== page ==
Who’s Controlling You? Encountering the Ultimate Connectedness
by Mardi Harjo
Christian Faith Publishing

"A person cannot be saved without first having realized he is lost."

Christian artist and musician Harjo has constructed a thorough, thoughtful treatise focusing on the ideal relationship between human beings and God. She begins with a basic view of that relationship, questioning the reader in clear, rational terms. Do we worship the stars or God who made them? Do we believe that worldly knowledge can save us, or must we look beyond, to an "authoritative Truth that cannot be compromised"? In what do we base our identity? What is our ultimate, utmost purpose? By this means, the author stretches the mind beyond its usual realms of spiritual examination. She is not eclectic but selective in her guidance towards leading a God-centered life. She decries some televangelism as a kind of religious "junk food" and suggests that certain sorts of worship emphasize apparent miracles and wonders rather than their source. She warns that one can be a "nominal" Christian who simply takes in a few spoonsful of religion on a regular basis with the appeal of elaborate rituals, a phenomenon she calls "churchianity."

To get to the heart of the Christian experience, we must recognize the reality of our common heritage: sin and corruptibility. Harjo asserts that we all share these traits but that it is crucial to understand that God didn't make us that way. An error to which some people fall prey is blaming God for misfortunes and failures. Harjo illustrates how this tendency could manifest by candidly recounting her own life experience and, specifically, her feelings of trauma and almost unbearable sorrow at the suicide of her eldest son, a decorated military veteran. She had to pass beyond the feelings of anger or regret that assail us at such cataclysms and instead take comfort in the bliss that would await her son's "battle-scarred soul" when he enters paradise.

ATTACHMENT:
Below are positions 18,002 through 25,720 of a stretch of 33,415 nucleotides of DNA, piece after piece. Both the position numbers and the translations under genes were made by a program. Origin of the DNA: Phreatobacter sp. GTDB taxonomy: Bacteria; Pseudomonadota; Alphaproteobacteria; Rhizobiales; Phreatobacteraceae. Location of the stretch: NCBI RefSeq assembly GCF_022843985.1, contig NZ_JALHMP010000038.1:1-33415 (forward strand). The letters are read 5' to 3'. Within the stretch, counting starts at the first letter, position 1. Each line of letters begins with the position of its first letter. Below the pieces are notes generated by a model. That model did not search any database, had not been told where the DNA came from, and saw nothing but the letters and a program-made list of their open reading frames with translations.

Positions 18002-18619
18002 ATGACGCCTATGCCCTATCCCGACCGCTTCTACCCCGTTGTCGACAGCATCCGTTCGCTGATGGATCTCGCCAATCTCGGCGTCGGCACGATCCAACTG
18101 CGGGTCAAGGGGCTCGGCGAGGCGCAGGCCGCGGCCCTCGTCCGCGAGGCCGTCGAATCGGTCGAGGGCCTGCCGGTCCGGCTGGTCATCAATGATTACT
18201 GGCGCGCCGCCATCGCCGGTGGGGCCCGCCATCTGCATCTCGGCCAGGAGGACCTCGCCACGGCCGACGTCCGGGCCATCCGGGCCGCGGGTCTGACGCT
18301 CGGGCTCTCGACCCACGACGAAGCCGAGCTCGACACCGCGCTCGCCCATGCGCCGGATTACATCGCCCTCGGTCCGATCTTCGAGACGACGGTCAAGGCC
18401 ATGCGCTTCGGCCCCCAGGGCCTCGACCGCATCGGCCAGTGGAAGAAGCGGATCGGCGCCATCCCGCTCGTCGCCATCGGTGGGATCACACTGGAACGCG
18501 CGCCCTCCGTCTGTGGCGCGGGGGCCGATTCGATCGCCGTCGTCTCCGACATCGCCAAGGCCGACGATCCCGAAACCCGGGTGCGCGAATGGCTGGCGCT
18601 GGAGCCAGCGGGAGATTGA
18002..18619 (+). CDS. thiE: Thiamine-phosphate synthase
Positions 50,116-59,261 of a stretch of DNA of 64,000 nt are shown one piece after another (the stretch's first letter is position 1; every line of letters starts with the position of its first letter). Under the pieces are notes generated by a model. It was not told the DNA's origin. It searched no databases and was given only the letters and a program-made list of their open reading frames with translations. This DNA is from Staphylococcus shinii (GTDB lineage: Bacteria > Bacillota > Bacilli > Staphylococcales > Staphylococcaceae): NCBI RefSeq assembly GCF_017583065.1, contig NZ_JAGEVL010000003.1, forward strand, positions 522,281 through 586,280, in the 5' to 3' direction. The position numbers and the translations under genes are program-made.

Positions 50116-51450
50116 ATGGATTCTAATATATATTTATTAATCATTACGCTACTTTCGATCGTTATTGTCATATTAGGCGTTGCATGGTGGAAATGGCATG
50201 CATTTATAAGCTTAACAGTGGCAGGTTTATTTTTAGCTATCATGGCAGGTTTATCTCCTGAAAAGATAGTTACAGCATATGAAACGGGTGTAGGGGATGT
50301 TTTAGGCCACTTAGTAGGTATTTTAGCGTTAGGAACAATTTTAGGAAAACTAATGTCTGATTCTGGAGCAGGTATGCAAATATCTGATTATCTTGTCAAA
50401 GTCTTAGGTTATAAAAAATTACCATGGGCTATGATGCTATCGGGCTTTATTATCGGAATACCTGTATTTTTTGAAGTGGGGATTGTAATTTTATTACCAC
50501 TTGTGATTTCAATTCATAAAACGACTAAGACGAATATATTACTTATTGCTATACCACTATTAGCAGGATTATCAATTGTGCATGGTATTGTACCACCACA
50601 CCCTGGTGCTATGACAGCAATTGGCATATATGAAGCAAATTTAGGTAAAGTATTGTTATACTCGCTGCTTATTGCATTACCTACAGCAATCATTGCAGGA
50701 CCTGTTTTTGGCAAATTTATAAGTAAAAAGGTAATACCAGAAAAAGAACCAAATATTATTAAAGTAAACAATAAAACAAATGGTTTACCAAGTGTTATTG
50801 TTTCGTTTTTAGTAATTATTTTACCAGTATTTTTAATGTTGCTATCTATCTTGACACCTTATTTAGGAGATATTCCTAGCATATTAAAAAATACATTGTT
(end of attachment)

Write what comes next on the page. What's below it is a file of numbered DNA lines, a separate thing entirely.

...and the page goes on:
Harjo's perceptions are remarkably wide-ranging, and, though underpinned by biblical references, her narrative is refreshingly free of the sort of sect-based preaching that characterizes some religious works. In reading her book, one discovers humor, history, personal confessions, appropriate exhortations, and an engaging conversational treatment. As a music writer and producer, she seems to have easily and skillfully translated the gift of communicating with a listening audience into the realm of the printed word so that the reader can imagine simply sitting with her and conversing on this significant subject matter. Steeped in Jewish wisdom also, she effectively conveys the importance of God's choice of the Israelite people to carry forth His word before the advent of Jesus. She believes that man's willingness to murder the Messiah is comparable to the worst incidences of genocide. Jesus, she says, "always cuts to the chase," presenting us with unpalatable but undeniable truths and leaving it to us to accept or reject them. She also offers the comforting advice that such acceptance can be a long process, with continuing lessons to be learned. Harjo's book is powerful, encompassing multiple religious issues, and can be studied by anyone who seeks to understand life and live it to its godly fullest.

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